Aged 43, Rokhaya Diallo, who rejects the term “militant” because she is not affiliated with any party, has made herself known through her media defense of the “decolonial” current. People “racialized” by the color of their skin are still today victims of discrimination born of colonialism, according to the supporters of this current.
Sometimes there is an obvious tension when you speak. Are you stimulated by the controversy?
No, I don’t appreciate the controversy at all and its superficiality: I like intellectual confrontation, to be able to present my ideas in a serene context, and to be “challenged” to go to my limits. That’s why I make documentaries, write a lot, give lectures abroad… I have also just been appointed to Georgetown University, in Washington, as an associate researcher, in a new research center on social justice. Working with people who will feed my thinking motivates me a lot, more than the sterile confrontation of social networks.
Your current of thought, known as intersectionalist, decolonial, is much better represented in the United States than in France. Do you think that the universalism that France claims to be an obstacle?
It is true that in other countries, including Germany or the United Kingdom, there is a more peaceful reception of my remarks than in France. This word of universalism, I have the impression that some have grabbed it. But I don’t feel less universalist than them. Simply, what I am saying as universalism is more inclusive: we cannot declare ourselves as such if we do not include everyone.
“The reality of France has nothing to do with what is stated on the pediments of its town halls. “
Are we still too blind to discrimination in France?
What I think is that France is not universalist, because it struggles to treat its citizens in a fair and egalitarian manner. There is extremely present, profound discrimination in hiring, and this is a phenomenon that we are not discovering today. Discrimination in housing, borrowing, etc. Not only do we not implement policies to correct it, but, in addition, as soon as we try to talk about it, we are accused of dividing. However, what divides is not those who denounce discrimination, it is the discrimination itself, and sexism, racism, homophobia, etc. And what prevents France from embracing its universalism is its inability to question itself. The posture of a country of human rights and universalist is theoretical: the reality of France has nothing to do with what is stated on the pediment of its town halls.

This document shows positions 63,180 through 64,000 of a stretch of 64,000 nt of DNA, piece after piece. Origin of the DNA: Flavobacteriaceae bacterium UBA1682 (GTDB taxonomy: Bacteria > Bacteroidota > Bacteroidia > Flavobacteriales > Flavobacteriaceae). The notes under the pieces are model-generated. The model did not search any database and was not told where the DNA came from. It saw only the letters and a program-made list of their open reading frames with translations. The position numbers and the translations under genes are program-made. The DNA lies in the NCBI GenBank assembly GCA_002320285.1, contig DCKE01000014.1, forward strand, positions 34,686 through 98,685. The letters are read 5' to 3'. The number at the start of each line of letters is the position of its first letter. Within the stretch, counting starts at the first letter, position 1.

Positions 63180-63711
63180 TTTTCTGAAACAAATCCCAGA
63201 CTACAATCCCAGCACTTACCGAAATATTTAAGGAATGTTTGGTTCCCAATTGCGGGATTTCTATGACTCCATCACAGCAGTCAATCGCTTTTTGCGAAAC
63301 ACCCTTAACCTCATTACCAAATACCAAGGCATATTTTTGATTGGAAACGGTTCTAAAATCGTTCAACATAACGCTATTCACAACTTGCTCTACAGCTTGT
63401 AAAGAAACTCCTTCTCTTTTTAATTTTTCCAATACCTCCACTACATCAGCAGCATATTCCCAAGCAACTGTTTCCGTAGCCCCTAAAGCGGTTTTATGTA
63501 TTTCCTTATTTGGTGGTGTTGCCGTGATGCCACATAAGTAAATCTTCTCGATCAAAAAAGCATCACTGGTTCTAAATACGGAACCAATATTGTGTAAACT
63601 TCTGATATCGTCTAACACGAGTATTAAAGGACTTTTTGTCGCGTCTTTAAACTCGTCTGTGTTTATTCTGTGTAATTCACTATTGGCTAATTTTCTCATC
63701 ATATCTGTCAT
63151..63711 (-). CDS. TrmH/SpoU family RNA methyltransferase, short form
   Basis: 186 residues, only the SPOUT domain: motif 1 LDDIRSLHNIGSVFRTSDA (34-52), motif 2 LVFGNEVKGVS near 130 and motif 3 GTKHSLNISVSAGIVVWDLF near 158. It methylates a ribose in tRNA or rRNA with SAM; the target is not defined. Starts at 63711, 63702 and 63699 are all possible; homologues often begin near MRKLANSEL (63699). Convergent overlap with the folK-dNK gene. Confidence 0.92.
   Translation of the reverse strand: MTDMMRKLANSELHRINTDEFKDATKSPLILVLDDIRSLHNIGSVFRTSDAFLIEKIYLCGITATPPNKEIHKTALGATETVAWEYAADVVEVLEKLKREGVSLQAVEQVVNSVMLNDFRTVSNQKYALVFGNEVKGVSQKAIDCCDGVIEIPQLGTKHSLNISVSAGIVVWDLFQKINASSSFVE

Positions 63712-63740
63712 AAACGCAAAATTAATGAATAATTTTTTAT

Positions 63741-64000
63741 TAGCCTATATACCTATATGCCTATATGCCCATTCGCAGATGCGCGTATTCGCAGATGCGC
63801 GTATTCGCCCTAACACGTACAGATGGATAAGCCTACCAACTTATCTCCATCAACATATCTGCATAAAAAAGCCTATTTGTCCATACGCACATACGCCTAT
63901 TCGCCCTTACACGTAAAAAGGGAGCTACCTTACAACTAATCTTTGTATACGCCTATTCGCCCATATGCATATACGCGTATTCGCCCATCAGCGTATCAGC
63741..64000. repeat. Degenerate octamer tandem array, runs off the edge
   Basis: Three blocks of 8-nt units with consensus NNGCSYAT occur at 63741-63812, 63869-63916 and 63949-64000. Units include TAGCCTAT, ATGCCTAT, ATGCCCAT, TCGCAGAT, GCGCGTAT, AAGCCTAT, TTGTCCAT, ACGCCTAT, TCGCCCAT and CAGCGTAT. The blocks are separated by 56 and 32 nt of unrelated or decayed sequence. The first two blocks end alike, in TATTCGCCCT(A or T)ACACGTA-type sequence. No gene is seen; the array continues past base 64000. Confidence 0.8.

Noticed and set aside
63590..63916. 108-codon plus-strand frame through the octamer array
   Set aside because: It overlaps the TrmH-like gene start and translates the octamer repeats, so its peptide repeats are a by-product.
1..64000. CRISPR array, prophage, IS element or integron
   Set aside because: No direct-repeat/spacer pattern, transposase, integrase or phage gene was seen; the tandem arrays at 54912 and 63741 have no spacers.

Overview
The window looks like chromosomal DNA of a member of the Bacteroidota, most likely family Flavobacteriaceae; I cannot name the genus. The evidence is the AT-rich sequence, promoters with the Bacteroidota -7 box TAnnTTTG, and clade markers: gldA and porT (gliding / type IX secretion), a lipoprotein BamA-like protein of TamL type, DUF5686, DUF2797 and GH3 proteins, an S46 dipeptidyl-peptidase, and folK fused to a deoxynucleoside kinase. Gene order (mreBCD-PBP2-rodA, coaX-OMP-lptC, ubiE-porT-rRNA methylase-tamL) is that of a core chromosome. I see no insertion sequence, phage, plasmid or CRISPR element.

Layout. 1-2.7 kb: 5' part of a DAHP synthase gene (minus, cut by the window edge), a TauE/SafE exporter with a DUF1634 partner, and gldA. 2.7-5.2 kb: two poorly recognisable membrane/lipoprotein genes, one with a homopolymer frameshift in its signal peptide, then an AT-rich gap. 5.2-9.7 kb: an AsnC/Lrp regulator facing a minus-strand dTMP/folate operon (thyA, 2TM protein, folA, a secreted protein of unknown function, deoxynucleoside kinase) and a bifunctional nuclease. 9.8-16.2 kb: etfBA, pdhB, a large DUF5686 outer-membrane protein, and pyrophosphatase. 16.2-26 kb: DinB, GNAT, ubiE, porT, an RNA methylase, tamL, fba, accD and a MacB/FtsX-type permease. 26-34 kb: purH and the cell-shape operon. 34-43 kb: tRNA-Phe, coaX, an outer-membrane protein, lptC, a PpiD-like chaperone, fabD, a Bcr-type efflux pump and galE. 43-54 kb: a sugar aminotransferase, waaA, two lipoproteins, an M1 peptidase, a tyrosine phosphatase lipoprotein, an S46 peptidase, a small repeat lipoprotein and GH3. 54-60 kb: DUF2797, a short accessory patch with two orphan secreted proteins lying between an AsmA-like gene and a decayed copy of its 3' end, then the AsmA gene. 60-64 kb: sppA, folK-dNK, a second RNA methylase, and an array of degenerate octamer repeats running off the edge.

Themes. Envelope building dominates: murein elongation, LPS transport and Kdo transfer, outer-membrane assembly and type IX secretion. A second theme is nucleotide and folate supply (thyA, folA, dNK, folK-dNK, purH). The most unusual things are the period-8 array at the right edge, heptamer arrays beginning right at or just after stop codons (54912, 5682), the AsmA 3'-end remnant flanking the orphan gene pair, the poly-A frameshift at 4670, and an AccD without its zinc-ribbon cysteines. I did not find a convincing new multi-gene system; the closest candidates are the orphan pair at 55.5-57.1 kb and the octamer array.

What do you think this lag is due to?
I think there is a denial. And something that is also linked to the position and culture of France, a country that was very powerful, which had the second largest colonial empire, which still extends today over several continents, including the language was that of diplomacy … He has all the more trouble with questioning that they come from the margins. We are therefore going to attack minority people because of their ethnic origin, because we consider them incompetent to question such a large country, because we refuse to admit that we are not in a perfect country. To admit it, I think, is to have esteem for this country. Questioning it means that we want to make all the realities that compose it coexist. We are not tender, of course. But it is for a positive purpose.
Support a professional editorial staff at the service of Brittany and the Bretons: subscribe from € 1 per month.